He added that ‘As a professional pharmacologist with a deep interest in the discovery and use of new medicines to mitigate the ravages of disease, I am delighted to be amongst the panel of judges this year and am eagerly anticipating the challenge of enjoying – and assessing – this year’s entries.’
The Hippocrates initiative for poetry and medicine was co-founded by clinician and medical researcher Professor Donald Singer, from Warwick Medical School, and poet and translator Michael Hulse, from the University of Warwick’s English and Comparative Literary Studies department. The 2012 awards are co-organized by humanities researcher Sorcha Gunne.
- Register for the 12th May International Symposium on Poetry and Medicine
- Submit a paper for the 12th May International Symposium on Poetry and Medicine
- Nominate your favourite poem with a medical theme
- View and listen to podcasts from 2010 and 2011 Hippocrates Awards and Symposia
- Press and media reports on previous Hippocrates Awards
- Order Anthology for 2010 or 2011 winning entries for the Hippocrates Awards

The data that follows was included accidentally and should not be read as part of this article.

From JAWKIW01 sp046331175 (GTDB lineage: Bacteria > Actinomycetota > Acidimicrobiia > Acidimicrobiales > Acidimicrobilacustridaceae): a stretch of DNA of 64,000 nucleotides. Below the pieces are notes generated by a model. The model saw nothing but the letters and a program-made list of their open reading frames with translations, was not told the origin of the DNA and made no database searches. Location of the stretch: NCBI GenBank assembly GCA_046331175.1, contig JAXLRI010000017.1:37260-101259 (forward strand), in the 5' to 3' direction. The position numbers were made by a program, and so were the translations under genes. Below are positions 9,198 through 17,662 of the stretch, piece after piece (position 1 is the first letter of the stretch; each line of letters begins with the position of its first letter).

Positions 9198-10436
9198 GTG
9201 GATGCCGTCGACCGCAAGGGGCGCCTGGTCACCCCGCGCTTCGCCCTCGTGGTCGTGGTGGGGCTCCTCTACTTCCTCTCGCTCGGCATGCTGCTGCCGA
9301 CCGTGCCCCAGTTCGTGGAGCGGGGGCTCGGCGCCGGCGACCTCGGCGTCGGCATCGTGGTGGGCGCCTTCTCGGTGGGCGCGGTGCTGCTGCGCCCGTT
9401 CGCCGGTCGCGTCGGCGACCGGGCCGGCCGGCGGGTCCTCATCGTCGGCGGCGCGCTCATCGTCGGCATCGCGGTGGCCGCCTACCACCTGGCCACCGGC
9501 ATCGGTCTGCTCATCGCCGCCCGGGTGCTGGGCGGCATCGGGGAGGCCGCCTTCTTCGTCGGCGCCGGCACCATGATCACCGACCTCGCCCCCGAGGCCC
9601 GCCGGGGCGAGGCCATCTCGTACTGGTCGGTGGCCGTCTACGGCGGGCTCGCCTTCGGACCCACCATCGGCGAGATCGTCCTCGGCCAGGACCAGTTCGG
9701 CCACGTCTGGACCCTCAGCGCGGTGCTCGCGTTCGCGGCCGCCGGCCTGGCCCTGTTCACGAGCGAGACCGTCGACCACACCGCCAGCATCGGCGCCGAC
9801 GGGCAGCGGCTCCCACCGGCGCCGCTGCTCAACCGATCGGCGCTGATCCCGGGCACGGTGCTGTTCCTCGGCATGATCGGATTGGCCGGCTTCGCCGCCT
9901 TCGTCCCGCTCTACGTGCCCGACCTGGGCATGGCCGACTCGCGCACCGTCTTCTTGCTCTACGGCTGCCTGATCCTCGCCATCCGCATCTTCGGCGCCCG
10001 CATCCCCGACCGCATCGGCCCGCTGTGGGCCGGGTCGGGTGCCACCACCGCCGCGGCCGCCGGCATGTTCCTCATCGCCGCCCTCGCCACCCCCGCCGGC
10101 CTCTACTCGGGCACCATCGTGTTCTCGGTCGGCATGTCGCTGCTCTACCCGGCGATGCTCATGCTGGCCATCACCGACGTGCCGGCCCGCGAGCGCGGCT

- Hippocrates poetry and medicine initiative
- International Hippocrates Research Forum for poetry and medicine. This includes poets, academics and health professionals in the UK, Europe and the USA.
Poems entered are to be of no more than 50 lines and submitted online, accompanied by an entry fee (£6 per poem).
Judging of submissions will be anonymised.
The deadline for submissions is 31st January 2012.
For more details please visit the website www.hippocrates-poetry.org.
The Cardiovascular Research Trust is a charity founded in 1996, which promotes research and education for the prevention and treatment of disorders of the heart and circulation. The charity founded Healthy Heart Awards for schools and colleges.
For more interviews with the organising team contact Professor Donald Singer on 07590 478078.
For more information contact Luke Hamer, assistant press officer, University of Warwick on 02476 575601, or on 07824 541142. Alternatively email firstname.lastname@example.org.